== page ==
The   Universe   is   a   complex   place.      Science's   job   is   to   model   how   nature   works,   and   turn   our understanding   into   something   useful.      Generally,   this   modelling   works   on   a   reductionist principle:   Science   is   at   its   best   when   seemingly   complicated   processes   in   nature   can   be understood   with   simplifying   equations   and   hypotheses.      Where   physics   in   concerned,   this generally   works   out   pretty   well.      Likewise   with   chemistry,   notwithstanding   some   exceptions to   the   general   rules.      But   when   it   comes   to   biology,   the   complexity   involved   seems   altogether staggering. In    this    book,    the    author    grapples    with    with    the    disparity    between    the    straightforward principles   of   evolution   by   natural   selection,   and   the   sheer   immensity   of   the   task   when attempting   to   successfully   apply   those   accepted   tenets   to   biological   processes.      Wojciech Kulczyk   is   not   convinced   that   evolutionary   principles   are   capable   of   explaining   complex forms   of   life.     As   a   physicist   with   a   PhD,   he   is   no   stranger   to   science.      His   writing   is   clear   and erudite,     demonstrating     a     strong     grasp     of     many     of     the     sciences.     Yet,     he     remains fundamentally   puzzled   by   the   evolution   of   complex   life   on   Earth,   and,   in   particular,   how   it could have arisen as a matter of chance. Kulczyk   considers   it   highly   likely   that   the   increasing   complexity   of   life   here   on   Earth   was given   a   helping   hand.      Actually,   many   helping   hands.      He   argues   for   an   intelligence   behind the   design   -   that   life   needs   an   engineer   to   create   the   cosmic   blueprint   that   churned   out complex   life   on   Earth.      He   stops   short   of   identifying   whether   that   intelligent   designer   is   a spiritual   entity,   or   a   set   of   interested   parties   existing   in   the   physical   realm.      Reading   between the lines, he favours the latter. The   author   argues   that   the   Earth   is   such   a   ridiculously   ideal   crucible   for   the   emergence   of complex   life   that   such   a   fortuitous   location   could   not   have   arisen   by   mere   chance.      It   seems uniquely   qualified   to   host   life   -   a   circumstance   that   the   author   finds   untenable.      Instead,   a being   or   beings   contrived   to   set   up   the   stage   for   life   -   going   to   some   considerable   lengths.     This   includes   the   purposeful   collision   between   a   comet   and   the   Earth   to   provide   our   world with   its   late   veneer   of   life-bearing   water.      Then,   along   the   way,   'they'   intervened   on   multiple occasions   to   create   the   intermittent   bursts   of   evolutionary   progress   noted   from   the   Earth's fossil   records.      in   a   roundabout   kind   of   way,   the   author   mixes   punctuated   equilibrium   with alien    intervention.        Our    world    is    essentially    an    experiment    in    cosmic    and    biological engineering,   he   argues,   which   we   mistakenly   think   was   either   due   to   random   chance,   or God. There   are   problems   with   this   reasoning,   I   would   argue.      The   Universe   is   immense   enough for   almost   any   improbable   event   to   emerge   somewhere.      Even   if   this   is   the   most   favourable place   in   the   universe   for   complex   life   to   emerge,   capable   of   reflecting   upon   itself   and   the circumstances   within   which   it   finds   itself,   then   that's   okay.      The   chances   of   self-reflective consciousness   finding   itself   in   the   best-placed   world   in   the   universe   for   it   to   emerge   isn't infinitely small:  Instead, it's 1 in 1.    Even    so,    I'm    not    remotely    convinced    that    life    is    that    precious.        The    author    discusses panspermia.      He   recognises   that   our   solar   system   is   relatively   young   compared   to   much   of the   Cosmos.      However,   he   doesn't   really   entertain   the   notion   that   life,   in   some   fledgling form   at   least,   can   transfer   seamlessly   between   star   systems   via   interstellar   comets,   or   even   be encountered   within   nebula   way-stations   along   a   star's   grand   tour   of   the   galaxy.      Why   not?     Instead   of   life   being   only   here,   why   can't   it   be   absolutely   everywhere,   spilling   out   into   space and   seeding   itself   on   every   planet   or   comet   (usually   unsuccessfully)?      In   which   case,   the multiple   parallel   paths   to   complexity   become   essentially   infinite   in   their   extent,   and   the 'chances'   of   high   level   functionality   emerging   from   mutating   systems   over   long   time   periods increases exponentially. Kulczyk's    thesis    becomes    grittier    as    he    examines    the    complex    nano-engineering    that    is cellular   biology.      The   complex   functionality   of   cellular   processes   is   mindboggling,   and   he does   an   incredibly   good   job   of   bringing   this   all   to   life.      Photosynthesis   is   a   case   in   point,   with its   series   of   biochemical   processes   whose   origins   seem   to   defy   random   mutation.      Pitched   at the   level   of   popular   science,   Kulczyk's   descriptions   of   how   cell   biology   work   are   factual, informative   and   well-explained.      He   makes   good   use   of   metaphor   and   analogies   to   illustrate his   many   points,   and   I   was   better   informed   about   modern   developments   in   these   sciences   as a   result.      For   example,   in   the   following   extract   he   questions   how   the   complex   biochemical processes     facilitating     nitrogen     fixation     could     have     emerged     by     chance,     with     its molybdenum-iron containing protein of about 31,000 atoms: "It    is    difficult    to    envisage    how    evolution    could    invent    such    a    complex    system.        how evolution   could   select   such   a   special   metal   cluster   interacting   with   dozens   of   amino   acids.     Again,   DNA   codes   not   only   this   huge   catalyst   molecule,   but   also   nine   auxiliary   proteins helping   to   assemble   the   metal   cluster.      How   could   DNA   know   in   advance   what   to   code?   "        (p41) He   makes   the   excellent   point   that   the   Cambrian   explosion   saw   the   emergence   of   multiple phyla,   or   divisions   of   lifeforms   -   more   than   we   have   now   (p81).      Why   has   the   variety   become stunted   over   time?      If   evolution   leads   to   variety,   then   why   isn't   the   world   full   of   novel   life- forms?      Life,   however,   is   an   adaptation   to   environment.      If   the   environment   on   this   planet was   capable   to   supporting   a   broader   mix   of   life-forms   in   the   past,   then   it's   quite   possible that   our   current   world   could   lack   a   similar   wonderful   menagerie.      The   flux   of   Ice   Ages   and interglacials   may   have   played   a   part   in   our   modern   epoch,   for   example,   tempering   a   more diversified   evolutionary   procession.      The   Holocene,   perhaps   Anthropocene,   is   seeing   that diversity     cut     back     significantly:     Humanity     presents     an     environmental     block     on diversification   as   it   domesticates   nature   to   its   own   ends.      Intelligent   intervention,   then, seems to work in the opposite direction to that being advocated in this book... Another   point   which   got   me   thinking   was   about   the   capacity   for   abstract   thought   among Neanderthals    (p100).        Does    a    lack    of    grave    artifacts    really    indicate    a    lower    level    of development?      We   don't   (generally)   place   items   in   coffins   these   days:   Does   that   indicate   that we   are   less   developed   than   our   ancestors   who   did?      Obviously   not.      There   is   an   assumption that   the   development   of   religious   thinking   indicates   abstract   thought,   and   that,   therefore, the   absence   of   artifacts   shows   an   absence   of   such   development.      But,   perhaps   Neanderthals just    realised    quite    early    on    that    there's    no    God?        Perhaps    theirs    was    a    more    sensible relationship   with   death.      In   terms   of   creativity,   it   is   now   recognised   that   Neanderthals painted   art   on   cave   walls   65,000   years   ago,   probably   before   humans   did.      Perhaps   the Neanderthals taught the humans art.  Who knows. This   book   is   chock-full   of   fascinating   science.      The   author   does   not   shy   away   from   grappling with   a   high   degree   of   complexity.      Indeed,   that   is   his   very   point.      He   leaves   his   hypothesis about   the   progenitors   of   this   'guided   evolution'   until   the   end   of   the   book.      This   final   section is   speculative.      It   derives   from   Michael   Behe's   thesis   about   the   fine   tuning   of   nature   and intelligent    design.        Disappointingly,    the    nature    of    these    designers    is    hinted    at,    but    not stipulated.      There   is   much   about   the   mechanism   of   change;   but   by   whom?      This   is   where science   needed   to   give   way   to   philosophy.      More   searching   questions   needed   exploring   in this book. The   issue   I   have   here   is   similar   to   sceptical   arguments   about   God.      Why   do   you   need   a middle   'man'?      If   the   intelligent   designers   are   carbon-based   life-forms   built   of   (roughly)   the same   biochemical   constituents   as   us,   then   how   did   they   independently   'evolve'   to   the   level where    they    could    do    this    themselves?        Who    intelligently    designed    them?    If    evolution occurred   naturally   for   the   intelligent   aliens,   then   why   not   for   us,   too?      Perhaps   our   designers are    self-replicating    robots    with    an    artificial    intelligence    which    has    itself    'evolved'    over millions,   even   billions   of   years?      In   which   case   one   can   only   assume   they   were   at   least   kick- started   by   a   carbon-based   life-form   at   some   time   in   the   past,   and   set   free   to   continue   their scientific   experiments   across   the   galaxy.      Again,   somewhere   along   the   lines,   material   beings had   to   evolve   naturally   first.      Otherwise,   we   need   God,   or   at   least   some   kind   of   directing, intelligent      spiritual   force.      In   which   case,   we   can   just   go   straight   to   Creationism,   and   forget the science completely. It    strikes    me    that    we    really    are    'just'    manifestations    of    complex    chemistry.        If    there's intelligent   design,   then   it   occurred   at   the   blueprint   stage   of   the   universe:   The   rules,   the   laws, creating   the   opportunities   for   this   complexity   to   emerge   from   carbon,   hydrogen,   nitrogen and   oxygen.      Perhaps   our   universe   is   one   of   many   -   an   infinite   array   within   a   multiverse; each   with   a   different   set-up   of   laws   and   parameters.      In   which   case,   we   live   in   the   universe where   such   complexity   is   possible,   and   we   have   emerged   on   a   planet   where   the   conditions just   happened   to   be   right.      Then,   it's   just   down   to   statistics.      No   matter   how   remote   a possibility,    it    occurs    somewhere    because    there    are    so    many    potential    planets,    so    many potential   universes.      That   we   are   on   the   'right'   one   is   simply   because   this   is   the   one   where   it happened, and our consciousness is available to record it. I'm   not   ruling   out   alien   intervention.      There's   a   good   chance   that   we   have   been   visited   in   the past,   and   severely   messed   with.      But   that   possibility   can   sit   alongside   the   natural   processes that   increase   complexity   and   functionality   in   response   to   environmental   change.      After   all, somewhere, somewhen, it had to occur naturally to start with.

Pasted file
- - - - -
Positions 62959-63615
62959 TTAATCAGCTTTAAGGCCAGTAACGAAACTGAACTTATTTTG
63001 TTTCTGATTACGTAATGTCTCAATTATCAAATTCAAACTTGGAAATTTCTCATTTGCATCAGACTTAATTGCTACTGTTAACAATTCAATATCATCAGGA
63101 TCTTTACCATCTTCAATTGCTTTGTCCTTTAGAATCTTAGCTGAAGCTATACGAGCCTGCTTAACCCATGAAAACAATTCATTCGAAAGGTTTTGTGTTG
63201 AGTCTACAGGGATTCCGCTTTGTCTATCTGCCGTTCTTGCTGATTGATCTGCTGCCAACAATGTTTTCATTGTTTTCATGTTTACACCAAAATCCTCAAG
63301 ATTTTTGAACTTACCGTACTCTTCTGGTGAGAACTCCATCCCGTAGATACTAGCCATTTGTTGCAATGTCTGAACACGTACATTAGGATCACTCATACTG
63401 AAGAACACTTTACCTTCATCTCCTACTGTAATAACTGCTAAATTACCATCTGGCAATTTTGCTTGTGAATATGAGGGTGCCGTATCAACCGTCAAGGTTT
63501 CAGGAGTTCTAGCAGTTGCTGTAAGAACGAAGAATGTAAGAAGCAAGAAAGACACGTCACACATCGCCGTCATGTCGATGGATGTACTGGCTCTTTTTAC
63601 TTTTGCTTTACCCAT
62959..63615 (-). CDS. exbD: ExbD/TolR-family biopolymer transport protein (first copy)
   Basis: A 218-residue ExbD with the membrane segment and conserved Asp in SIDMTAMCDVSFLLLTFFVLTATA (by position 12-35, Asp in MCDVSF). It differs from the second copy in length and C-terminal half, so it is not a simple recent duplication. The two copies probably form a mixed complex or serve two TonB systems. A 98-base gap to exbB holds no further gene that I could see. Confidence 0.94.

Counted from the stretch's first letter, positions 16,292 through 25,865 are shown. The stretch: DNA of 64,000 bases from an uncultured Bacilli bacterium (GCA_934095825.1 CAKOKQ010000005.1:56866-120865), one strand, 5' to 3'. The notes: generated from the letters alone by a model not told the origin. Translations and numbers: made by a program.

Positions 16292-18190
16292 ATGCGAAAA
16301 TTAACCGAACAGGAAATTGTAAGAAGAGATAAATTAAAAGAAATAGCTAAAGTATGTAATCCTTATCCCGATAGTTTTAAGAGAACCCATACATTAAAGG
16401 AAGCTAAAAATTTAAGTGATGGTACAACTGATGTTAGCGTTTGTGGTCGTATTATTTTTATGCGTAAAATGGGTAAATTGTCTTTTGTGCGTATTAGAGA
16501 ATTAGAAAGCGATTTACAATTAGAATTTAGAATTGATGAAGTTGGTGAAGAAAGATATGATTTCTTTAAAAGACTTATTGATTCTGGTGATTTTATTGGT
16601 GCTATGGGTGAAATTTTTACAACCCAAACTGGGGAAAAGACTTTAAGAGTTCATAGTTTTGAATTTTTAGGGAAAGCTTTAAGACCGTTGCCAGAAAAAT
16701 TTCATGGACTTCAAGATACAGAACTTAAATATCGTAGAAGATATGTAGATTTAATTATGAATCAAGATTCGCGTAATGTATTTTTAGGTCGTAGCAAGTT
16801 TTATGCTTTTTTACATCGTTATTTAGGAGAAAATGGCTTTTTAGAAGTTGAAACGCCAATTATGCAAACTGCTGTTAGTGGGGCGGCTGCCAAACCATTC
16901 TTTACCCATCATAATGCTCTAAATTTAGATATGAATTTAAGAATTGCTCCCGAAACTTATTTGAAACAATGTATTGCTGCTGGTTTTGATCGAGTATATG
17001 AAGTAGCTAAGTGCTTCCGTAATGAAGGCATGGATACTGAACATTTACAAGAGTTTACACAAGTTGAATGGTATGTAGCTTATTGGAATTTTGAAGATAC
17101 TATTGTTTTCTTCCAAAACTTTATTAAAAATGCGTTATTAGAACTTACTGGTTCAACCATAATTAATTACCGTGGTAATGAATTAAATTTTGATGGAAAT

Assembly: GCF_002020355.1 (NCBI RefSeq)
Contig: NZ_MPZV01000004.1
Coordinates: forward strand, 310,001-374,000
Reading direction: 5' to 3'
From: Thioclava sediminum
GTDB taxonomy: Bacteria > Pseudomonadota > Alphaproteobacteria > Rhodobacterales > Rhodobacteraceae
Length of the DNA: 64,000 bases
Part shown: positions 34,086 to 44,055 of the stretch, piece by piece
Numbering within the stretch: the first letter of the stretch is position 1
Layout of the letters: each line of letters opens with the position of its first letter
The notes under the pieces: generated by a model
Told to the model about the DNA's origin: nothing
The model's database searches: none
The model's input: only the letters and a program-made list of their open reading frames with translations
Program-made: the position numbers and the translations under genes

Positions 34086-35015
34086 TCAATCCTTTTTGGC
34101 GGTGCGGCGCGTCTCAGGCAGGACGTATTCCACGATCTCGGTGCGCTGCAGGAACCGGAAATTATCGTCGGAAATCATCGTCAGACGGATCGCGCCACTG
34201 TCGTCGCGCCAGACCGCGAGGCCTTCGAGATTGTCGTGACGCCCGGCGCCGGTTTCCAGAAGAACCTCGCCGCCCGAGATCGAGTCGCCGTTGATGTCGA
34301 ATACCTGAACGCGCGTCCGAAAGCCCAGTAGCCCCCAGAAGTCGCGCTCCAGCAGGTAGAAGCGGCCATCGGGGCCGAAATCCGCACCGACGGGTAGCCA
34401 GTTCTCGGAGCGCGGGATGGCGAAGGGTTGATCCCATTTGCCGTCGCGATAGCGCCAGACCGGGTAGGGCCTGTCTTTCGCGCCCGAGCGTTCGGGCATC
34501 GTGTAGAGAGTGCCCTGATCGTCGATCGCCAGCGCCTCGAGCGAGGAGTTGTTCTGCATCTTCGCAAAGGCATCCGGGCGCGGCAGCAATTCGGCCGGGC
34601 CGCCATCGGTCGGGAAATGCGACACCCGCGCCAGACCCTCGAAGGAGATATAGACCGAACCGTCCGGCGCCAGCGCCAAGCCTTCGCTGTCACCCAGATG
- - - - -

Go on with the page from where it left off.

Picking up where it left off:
Review By Andy Lloyd
Review by NEXUS Magazine As   suggested   by   its   title,   The   New   Genesis,   this   is   a   book   where   the   author   aspires   to   explain the    origins    of    life    and    man    on    Earth.    He    asks    the    question,    "Is    life    on    Earth    such    an improbable   phenomenon   and   something   quite   unique?"   and   approaches   the   question   using the   laws   of   science   instead   of   tales   of   supernatural   powers.   Unusually   for   these   times,   the main   tenet   of   this   book   is   to   show   that   life   on   Earth   is   so   unbelievably   complex   that   it   could not    have    arisen    spontaneously,    nor    could    it    have    evolved    into    intelligent    multicellular organisms   as   a   result   of   random   mutations.   Instead,   the   author   proposes,   such   life   could only   have   arisen   as   the   result   of   a   purposeful   design,   and   further,   that   intelligent   life   on Earth   was   the   result   of   a   well   planned,   long-term   experiment.   "It   was   not   the   outcome   of supernatural   forces   but   the   product   of   beings   which   are   probably   very   different   from   us",   he asserts.   This   book   takes   a   holistic   approach   to   the   genesis   of   life.   It   starts   with   the   selection   of a   suitable   planet   and   the   necessary   adjustments   to   its   orbit,   followed   by   what   is   required   to bring   just   the   right   amount   of   water   to   its   surface.   It   is   true   that   the   development   of   life   went through   several   stages   which   are   still   not   plausibly   explained   by   evolution,   starting   with single-celled    prokaryotes    and    ending    with    the    incredibly    complex    multicellular    human brain.   Not   content   with   his   existing   scientific   blasphemy,   Kulczyk   further   suggests   that   the beings   responsible   for   the   experiment   on   Earth   are   still   supervising   it   from   close   quarters. Kulczyk is author of the article on Panspermia in the previous issue of NEXUS (25/03).